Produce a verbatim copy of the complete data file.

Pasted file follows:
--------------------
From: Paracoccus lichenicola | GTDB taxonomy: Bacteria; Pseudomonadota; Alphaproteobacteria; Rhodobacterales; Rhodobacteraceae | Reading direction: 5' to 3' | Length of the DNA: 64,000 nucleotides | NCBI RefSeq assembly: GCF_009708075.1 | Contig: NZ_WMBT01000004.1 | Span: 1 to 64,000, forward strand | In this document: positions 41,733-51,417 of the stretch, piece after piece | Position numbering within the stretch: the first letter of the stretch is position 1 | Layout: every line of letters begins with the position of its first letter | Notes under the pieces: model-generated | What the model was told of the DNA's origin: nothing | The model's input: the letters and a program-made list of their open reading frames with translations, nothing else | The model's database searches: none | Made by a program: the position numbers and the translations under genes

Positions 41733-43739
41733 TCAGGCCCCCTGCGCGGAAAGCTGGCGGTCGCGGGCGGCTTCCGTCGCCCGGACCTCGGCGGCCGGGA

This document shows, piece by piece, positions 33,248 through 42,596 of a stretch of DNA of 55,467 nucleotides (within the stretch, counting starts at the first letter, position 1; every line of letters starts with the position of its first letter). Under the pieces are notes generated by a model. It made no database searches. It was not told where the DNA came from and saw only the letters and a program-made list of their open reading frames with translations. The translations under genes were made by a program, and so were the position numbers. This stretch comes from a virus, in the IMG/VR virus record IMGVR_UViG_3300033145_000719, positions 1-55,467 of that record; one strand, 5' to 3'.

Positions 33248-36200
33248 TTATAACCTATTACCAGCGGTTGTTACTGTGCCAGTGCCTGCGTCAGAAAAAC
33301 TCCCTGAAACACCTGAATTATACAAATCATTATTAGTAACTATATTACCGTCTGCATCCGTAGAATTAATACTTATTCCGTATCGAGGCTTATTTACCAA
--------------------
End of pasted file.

From: Paracoccus lichenicola | GTDB taxonomy: Bacteria; Pseudomonadota; Alphaproteobacteria; Rhodobacterales; Rhodobacteraceae | Reading direction: 5' to 3' | Length of the DNA: 64,000 nucleotides | NCBI RefSeq assembly: GCF_009708075.1 | Contig: NZ_WMBT01000004.1 | Span: 1 to 64,000, forward strand | In this document: positions 41,733-51,417 of the stretch, piece after piece | Position numbering within the stretch: the first letter of the stretch is position 1 | Layout: every line of letters begins with the position of its first letter | Notes under the pieces: model-generated | What the model was told of the DNA's origin: nothing | The model's input: the letters and a program-made list of their open reading frames with translations, nothing else | The model's database searches: none | Made by a program: the position numbers and the translations under genes

Positions 41733-43739
41733 TCAGGCCCCCTGCGCGGAAAGCTGGCGGTCGCGGGCGGCTTCCGTCGCCCGGACCTCGGCGGCCGGGA

This document shows, piece by piece, positions 33,248 through 42,596 of a stretch of DNA of 55,467 nucleotides (within the stretch, counting starts at the first letter, position 1; every line of letters starts with the position of its first letter). Under the pieces are notes generated by a model. It made no database searches. It was not told where the DNA came from and saw only the letters and a program-made list of their open reading frames with translations. The translations under genes were made by a program, and so were the position numbers. This stretch comes from a virus, in the IMG/VR virus record IMGVR_UViG_3300033145_000719, positions 1-55,467 of that record; one strand, 5' to 3'.

Positions 33248-36200
33248 TTATAACCTATTACCAGCGGTTGTTACTGTGCCAGTGCCTGCGTCAGAAAAAC
33301 TCCCTGAAACACCTGAATTATACAAATCATTATTAGTAACTATATTACCGTCTGCATCCGTAGAATTAATACTTATTCCGTATCGAGGCTTATTTACCAA